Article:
Blepharitis is an inflammation affecting the edges of the eyelid which makes them become red, flaky and swollen. Glands located near eyelids produce excess oil and such oil accumulates in a dandruff-like form and causes inflammation or leads to the appearance of bacteria.
This condition may be caused by a bacterial infection, generally caused by staphylococcus bacteria, leading to the appearance of ulcers or wounds in the eyelid, together with scabs and eyelashes loss. It can also be caused by seborrheic dermatitis, and display sticky skin flakes and seborrhoea located in the scalp.
In very rare cases, it might also be caused by the appearance of lice or nits in the eyelashes, as well as by allergies.
The usual treatment for blepharitis consists of performing daily eyelid and eyelashes cleanings by means of specific soaps. The main goal of using such soaps is to eliminate the excess skin oil that has caused blepharitis on the first place. In case of staphylococcal blepharitis, it is important to maintain the eyelids hygiene, visit the ophthalmologist and treat the condition applying antibiotic ophthalmic ointment on the eyelids edge.
In reference to lice or nits, they can be eliminated by means of Vaseline ophthalmic ointments and subsequently removing them. In case of allergies, the allergist will identify the cause, treat it with topic medicines and afterwards, it will be necessary to avoid the allergen causing the trouble.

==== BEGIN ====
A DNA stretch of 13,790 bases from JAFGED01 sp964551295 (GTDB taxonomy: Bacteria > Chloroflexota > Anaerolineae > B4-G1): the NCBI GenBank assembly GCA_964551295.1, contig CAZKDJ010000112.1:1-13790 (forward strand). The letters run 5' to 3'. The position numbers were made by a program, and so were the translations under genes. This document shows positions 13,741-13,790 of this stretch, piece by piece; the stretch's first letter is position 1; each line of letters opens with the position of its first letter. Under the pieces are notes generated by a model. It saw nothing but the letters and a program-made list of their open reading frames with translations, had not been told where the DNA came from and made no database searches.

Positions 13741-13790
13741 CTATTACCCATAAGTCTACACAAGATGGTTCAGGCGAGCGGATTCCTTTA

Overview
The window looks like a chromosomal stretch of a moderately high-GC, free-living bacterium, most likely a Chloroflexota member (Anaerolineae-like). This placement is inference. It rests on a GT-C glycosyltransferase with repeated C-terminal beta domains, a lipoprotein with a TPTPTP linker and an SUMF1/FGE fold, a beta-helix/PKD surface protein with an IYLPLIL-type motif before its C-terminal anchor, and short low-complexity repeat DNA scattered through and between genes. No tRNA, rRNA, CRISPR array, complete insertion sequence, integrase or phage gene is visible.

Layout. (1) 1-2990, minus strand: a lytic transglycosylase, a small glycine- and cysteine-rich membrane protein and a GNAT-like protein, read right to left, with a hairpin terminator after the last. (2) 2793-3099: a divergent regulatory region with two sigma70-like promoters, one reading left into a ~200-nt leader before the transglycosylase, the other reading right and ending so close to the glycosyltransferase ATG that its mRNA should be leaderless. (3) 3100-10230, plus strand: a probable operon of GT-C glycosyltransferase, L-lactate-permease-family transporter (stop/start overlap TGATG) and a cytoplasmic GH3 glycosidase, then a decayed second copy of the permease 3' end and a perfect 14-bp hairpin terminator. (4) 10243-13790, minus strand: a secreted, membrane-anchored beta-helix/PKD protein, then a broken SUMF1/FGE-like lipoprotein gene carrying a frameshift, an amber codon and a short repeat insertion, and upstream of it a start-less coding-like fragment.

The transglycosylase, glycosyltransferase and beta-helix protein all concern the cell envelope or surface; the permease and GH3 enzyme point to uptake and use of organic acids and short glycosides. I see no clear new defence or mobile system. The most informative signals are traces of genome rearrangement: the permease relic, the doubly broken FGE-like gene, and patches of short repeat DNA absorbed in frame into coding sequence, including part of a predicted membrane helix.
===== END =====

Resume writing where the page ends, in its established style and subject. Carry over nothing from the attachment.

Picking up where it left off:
Patients suffering from blepharitis may experience an obstruction of sebaceous glands and a subsequent size increase of the same due to inflammation. This condition is known as chalazion or Meibomian gland lipogranuloma and it may be treated applying tepid water compresses on the closed eyelid for some minutes. Sometimes, the treatment may require the use of ophthalmic ointments and, in case it persists for several weeks or months, it may be necessary to undergo a small surgical intervention.
In some occasions, staphylococcus infects eyelashes hair follicles thus creating a stye, which can also be treated with antibiotics and tepid water compresses. Compresses should never be pressed against the eye in case of styes.
Blepharitis may also lead to other ocular conditions, such as conjunctivitis or corneal ulcers, or even cause a permanent loss or alteration in growth and positioning of eyelashes, thus causing discomfort.